MoVida Bar de Tapas
MoVida is a particularly famous and well established Tapas style restaurant in the heart of Melbourne. They have truly mastered the art of tiny, favour packed dishes (only one or two bites) but also have wonderful bigger dishes which can be shared more easily. The flavours are out of this world but the prices are frighteningly reasonable, with tapas bites ranging from $3.50 to $6.50. It sits in Melbourne’s most photographed laneways, Hosier Lane, which is widely renowned for its stunning graffiti. We did a midnight photoshoot there to test the low light capacity of our Sony α7S II – so a post on that will follow this one soon! After that we decided on a few last drinks at Siglo (the rooftop bar above Melbourne’s Supper Club). I’ve already posted that blog – you can see it here. All the photos from the evening were taken on the Sony α7S II with the 55m F1.8 Carl Zeiss lens. We did not use (or bring!) a flash. This amazing little camera can really see in the dark!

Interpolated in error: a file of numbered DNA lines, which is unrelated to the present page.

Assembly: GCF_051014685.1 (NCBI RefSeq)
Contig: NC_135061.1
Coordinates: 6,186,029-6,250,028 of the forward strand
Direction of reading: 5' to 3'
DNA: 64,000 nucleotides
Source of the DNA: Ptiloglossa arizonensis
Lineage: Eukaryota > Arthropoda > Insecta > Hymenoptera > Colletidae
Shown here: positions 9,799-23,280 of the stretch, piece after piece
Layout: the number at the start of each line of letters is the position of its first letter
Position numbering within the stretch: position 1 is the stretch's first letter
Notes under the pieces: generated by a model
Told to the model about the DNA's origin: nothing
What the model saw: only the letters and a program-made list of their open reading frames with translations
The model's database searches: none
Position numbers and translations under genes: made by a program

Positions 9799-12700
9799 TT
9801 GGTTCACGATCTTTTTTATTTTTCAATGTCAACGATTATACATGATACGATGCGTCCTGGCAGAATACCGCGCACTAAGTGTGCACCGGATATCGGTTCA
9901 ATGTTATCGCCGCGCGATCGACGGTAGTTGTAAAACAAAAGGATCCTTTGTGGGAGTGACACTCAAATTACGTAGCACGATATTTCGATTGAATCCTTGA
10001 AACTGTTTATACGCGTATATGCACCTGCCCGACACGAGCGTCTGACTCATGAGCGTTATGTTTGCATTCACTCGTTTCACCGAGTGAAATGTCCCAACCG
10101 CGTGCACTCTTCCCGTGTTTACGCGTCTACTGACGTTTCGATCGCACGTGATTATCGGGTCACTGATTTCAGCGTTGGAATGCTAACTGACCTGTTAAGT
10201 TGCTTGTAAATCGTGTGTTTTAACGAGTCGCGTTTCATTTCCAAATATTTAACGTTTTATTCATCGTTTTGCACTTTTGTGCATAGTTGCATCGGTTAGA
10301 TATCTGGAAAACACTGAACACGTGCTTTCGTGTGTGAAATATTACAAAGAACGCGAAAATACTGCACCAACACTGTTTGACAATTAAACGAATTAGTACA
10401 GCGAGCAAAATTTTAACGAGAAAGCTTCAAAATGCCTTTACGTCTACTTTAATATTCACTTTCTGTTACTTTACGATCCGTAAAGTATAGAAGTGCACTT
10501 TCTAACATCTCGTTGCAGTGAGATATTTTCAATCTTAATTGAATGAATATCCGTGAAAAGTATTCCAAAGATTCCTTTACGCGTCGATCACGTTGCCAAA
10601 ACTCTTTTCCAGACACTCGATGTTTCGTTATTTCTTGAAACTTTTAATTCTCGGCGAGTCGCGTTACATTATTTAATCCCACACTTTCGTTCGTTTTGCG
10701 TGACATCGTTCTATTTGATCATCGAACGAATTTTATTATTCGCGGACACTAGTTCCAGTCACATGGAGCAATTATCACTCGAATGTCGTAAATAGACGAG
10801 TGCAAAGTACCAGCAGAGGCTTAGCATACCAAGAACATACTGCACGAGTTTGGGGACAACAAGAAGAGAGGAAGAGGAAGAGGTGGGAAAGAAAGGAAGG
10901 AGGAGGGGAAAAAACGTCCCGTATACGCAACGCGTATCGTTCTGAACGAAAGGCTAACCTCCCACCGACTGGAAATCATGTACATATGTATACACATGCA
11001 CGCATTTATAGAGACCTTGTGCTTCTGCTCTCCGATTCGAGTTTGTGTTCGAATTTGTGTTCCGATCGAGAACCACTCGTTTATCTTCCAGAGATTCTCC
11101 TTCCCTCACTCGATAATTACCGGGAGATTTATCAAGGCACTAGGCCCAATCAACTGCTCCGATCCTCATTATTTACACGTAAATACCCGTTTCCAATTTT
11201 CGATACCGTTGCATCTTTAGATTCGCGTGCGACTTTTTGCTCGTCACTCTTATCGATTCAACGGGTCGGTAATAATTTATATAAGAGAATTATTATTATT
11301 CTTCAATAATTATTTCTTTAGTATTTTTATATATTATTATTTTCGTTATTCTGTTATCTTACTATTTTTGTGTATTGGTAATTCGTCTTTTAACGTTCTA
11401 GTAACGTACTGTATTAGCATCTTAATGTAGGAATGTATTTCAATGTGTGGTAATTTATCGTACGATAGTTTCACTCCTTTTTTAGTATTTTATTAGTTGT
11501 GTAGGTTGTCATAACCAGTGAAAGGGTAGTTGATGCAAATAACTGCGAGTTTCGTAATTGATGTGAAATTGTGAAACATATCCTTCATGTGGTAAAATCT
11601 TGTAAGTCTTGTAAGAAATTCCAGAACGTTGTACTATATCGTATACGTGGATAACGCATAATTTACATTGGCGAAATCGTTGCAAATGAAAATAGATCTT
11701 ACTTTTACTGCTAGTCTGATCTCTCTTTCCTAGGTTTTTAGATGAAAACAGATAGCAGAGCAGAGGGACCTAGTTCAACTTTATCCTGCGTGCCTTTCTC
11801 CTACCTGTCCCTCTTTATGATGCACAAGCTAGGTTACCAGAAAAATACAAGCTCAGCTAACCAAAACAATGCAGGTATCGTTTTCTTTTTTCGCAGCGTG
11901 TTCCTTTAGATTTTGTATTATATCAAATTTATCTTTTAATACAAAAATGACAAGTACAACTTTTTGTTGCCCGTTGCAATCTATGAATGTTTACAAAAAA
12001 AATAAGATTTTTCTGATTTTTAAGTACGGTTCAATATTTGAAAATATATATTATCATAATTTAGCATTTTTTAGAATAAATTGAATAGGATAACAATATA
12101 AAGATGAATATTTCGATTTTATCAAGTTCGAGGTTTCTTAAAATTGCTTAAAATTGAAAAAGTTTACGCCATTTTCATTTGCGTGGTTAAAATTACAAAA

But back to MoVida. This is the work of chef and co-owner Frank Camorra who has a fantastic take on what modern Spanish dining can entail. We turned up quite late on a weeknight and were about to be told to come back in 90 minutes, but at the last second they found us a place for which we were very grateful! If you can’t get a booking and need to be fed during normal dinner hours, try turning up and trying your luck at the sister “MoVida Next Door” which is, well, literally one-door-down on the corner of Flinders Street.
We started with the scrumptious Anchoa (hand-filleted cantabrian artisan anchovy on crouton with smoked tomato sorbet) and the Tostada (a pressed pork sandwich with a cute-as-a-button quails egg and tomato jam). The freezing pine nut gazpacho sorbet in the Caballa Ahumada caught us off guard, but proved absolutely inspiring atop the cold smoked Spanish Mackerel. Who thinks of these things?! The larger dish we ordered was Bistec Tartar de Wagyu (a spicy steak tartare of raw, grass-fed wagyu beef with egg yolk). As a lover of rare meat, Wagyu Tartar is in a league of its own! The Queso was a deceptively simple quince paste cigar filled with melt-in-your-mouth whipped goats milk cheese. Perhaps the least visually attractive dish was the Croqueta which looked like anything you might see in a supermarket packet… BUT! The delicious explosion of mushroom and blue cheese was enough to make both of us gesticulate wildly to one another. (Sign language is important when your mouth is full and busy!) When we regained the ability to speak we ordered another two croquettes straight away and were effusive in our compliments to the chef.